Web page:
Begich Introducing Oil Spill Research, Funding Legislation
Bills focused on Arctic energy development, spill research & response
U.S. Sen. Mark Begich will introduce two more pieces of legislation designed to promote responsible energy development in the Arctic by ensuring the federal government has thoroughly planned and prepared for potential oil spills in the region. Begich's bills are part of a larger comprehensive package of oil spill prevention and response legislation.
"As the nation continues to deal with the impacts of the Deepwater Horizon disaster, we also need to focus on the future energy needs of our country," Begich said. "Responsible oil and gas development has to be a part of a comprehensive energy policy, and putting in place the pieces to deal with oil spill research, planning and prevention, and the infrastructure development necessary to support it is part of moving forward on that path."
The Responsible Arctic Energy Development Act of 2010 requires the National Oceanic and Atmospheric Administration (NOAA) and the U.S. Coast Guard to plan and prepare for oil spills in the Arctic, including techniques to respond to spills in ice conditions, research on the effects of oil on Arctic ecosystems, and baseline studies of Arctic tides, currents and ecology. The bill also directs the agencies to improve infrastructure related to the safety of navigation, research, and search and rescue operations.
The measure expands a bill Begich introduced last summer (S.1564) to enhance the scientific understanding of the Arctic to ensure safe and responsible development of resources there.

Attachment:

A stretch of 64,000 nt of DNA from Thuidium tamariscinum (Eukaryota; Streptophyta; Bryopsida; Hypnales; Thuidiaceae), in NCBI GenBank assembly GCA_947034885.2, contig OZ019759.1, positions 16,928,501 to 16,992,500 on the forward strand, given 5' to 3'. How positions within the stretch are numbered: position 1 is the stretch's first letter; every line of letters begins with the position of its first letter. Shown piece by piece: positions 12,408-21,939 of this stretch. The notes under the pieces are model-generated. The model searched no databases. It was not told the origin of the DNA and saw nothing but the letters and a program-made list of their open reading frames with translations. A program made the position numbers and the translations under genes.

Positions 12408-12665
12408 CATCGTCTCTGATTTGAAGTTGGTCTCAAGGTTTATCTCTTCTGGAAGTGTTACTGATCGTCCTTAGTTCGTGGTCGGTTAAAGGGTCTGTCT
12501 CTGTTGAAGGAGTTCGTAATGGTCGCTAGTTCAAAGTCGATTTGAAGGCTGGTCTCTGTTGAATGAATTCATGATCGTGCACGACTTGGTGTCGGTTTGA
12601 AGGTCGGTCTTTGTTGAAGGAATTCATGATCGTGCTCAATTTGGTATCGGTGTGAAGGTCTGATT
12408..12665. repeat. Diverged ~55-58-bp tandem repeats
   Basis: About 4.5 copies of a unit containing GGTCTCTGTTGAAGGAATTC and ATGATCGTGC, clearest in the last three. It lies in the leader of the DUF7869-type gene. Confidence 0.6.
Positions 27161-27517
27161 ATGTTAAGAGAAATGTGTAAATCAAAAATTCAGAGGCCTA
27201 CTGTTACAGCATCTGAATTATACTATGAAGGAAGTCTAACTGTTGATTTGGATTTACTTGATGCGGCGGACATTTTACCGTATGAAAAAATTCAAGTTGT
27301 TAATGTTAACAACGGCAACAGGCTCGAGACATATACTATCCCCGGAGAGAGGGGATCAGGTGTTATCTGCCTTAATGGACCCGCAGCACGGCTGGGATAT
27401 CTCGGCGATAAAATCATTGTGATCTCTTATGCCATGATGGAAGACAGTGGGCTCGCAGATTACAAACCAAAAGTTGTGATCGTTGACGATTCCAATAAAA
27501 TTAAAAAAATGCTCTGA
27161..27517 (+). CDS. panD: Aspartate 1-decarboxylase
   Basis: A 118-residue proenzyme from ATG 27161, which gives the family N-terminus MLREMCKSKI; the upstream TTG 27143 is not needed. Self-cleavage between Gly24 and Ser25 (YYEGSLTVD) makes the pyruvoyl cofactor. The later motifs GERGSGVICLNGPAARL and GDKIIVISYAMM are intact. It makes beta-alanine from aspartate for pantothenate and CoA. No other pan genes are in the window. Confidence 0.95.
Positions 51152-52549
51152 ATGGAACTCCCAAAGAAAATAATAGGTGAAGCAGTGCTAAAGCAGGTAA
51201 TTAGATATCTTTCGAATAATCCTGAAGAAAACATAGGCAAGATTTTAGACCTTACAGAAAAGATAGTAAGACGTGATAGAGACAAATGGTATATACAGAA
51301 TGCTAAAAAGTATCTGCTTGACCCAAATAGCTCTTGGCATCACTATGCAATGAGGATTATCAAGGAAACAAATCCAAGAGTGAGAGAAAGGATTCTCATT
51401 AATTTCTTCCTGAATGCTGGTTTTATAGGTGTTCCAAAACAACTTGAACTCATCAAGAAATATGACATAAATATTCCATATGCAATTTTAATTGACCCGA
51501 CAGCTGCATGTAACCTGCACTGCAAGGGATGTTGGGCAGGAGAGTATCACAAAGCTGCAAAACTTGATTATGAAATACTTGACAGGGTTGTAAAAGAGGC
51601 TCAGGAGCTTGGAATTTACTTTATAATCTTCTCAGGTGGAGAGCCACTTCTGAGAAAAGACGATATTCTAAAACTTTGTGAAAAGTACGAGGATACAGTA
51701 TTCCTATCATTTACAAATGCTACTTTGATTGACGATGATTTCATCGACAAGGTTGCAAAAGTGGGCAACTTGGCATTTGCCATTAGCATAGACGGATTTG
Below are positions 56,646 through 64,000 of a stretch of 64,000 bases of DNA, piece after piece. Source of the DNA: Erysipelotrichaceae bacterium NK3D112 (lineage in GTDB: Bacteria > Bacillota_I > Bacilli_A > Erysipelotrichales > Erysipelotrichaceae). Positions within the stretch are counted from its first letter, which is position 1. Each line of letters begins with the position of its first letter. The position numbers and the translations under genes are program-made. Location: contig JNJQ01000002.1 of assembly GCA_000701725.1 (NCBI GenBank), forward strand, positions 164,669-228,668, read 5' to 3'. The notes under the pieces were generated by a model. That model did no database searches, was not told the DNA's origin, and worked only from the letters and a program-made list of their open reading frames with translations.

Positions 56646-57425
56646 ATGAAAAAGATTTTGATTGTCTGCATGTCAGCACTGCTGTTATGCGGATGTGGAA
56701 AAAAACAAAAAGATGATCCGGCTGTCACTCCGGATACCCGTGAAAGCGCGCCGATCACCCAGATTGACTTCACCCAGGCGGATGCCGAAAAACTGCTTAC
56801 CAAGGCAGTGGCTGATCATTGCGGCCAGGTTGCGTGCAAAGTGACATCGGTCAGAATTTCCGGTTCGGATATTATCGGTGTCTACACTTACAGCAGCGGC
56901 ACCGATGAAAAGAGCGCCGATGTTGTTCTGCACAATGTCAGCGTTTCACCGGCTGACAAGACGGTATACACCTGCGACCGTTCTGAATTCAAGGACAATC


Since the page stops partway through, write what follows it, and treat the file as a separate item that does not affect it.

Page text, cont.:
The Resources for Oil Spill Research and Prevention Act of 2010 provides funding for oil spill research and planning by boosting the Oil Spill Liability Trust Fund (OSLTF) by 3 cents a barrel for domestic oil and 7 cents a barrel for imported oil. This would raise approximately $300 million annually to be used by federal, state and local governments and other institutions for oil spill, research, planning and prevention.
"We want to give NOAA, the Coast Guard and state and local governments consistent funding so they can develop and maintain the strong scientific and operational capacity necessary to prevent and quickly respond to oil spills," Begich said.
Introduction of the bills was planned for Thursday, but delayed by formalities involved in the remembrance of the late West Virginia Senator Robert Byrd. The bills will be formally introduced when Congress returns from its July 4 recess.
Last month, Begich introduced The Guaranteed Oil Spill Compensation Act of 2010, a bill requiring BP, or any other party responsible for an oil spill, to deposit into an escrow account held by the U.S. government enough money to compensate those affected by a spill. If a spill occurred, and a company didn't deposit into the escrow account, future development of federal oil and gas leases would be prohibited for that company.
Sen. Begich plans on introducing a fourth bill dealing with citizen oversight of oil and gas development activities.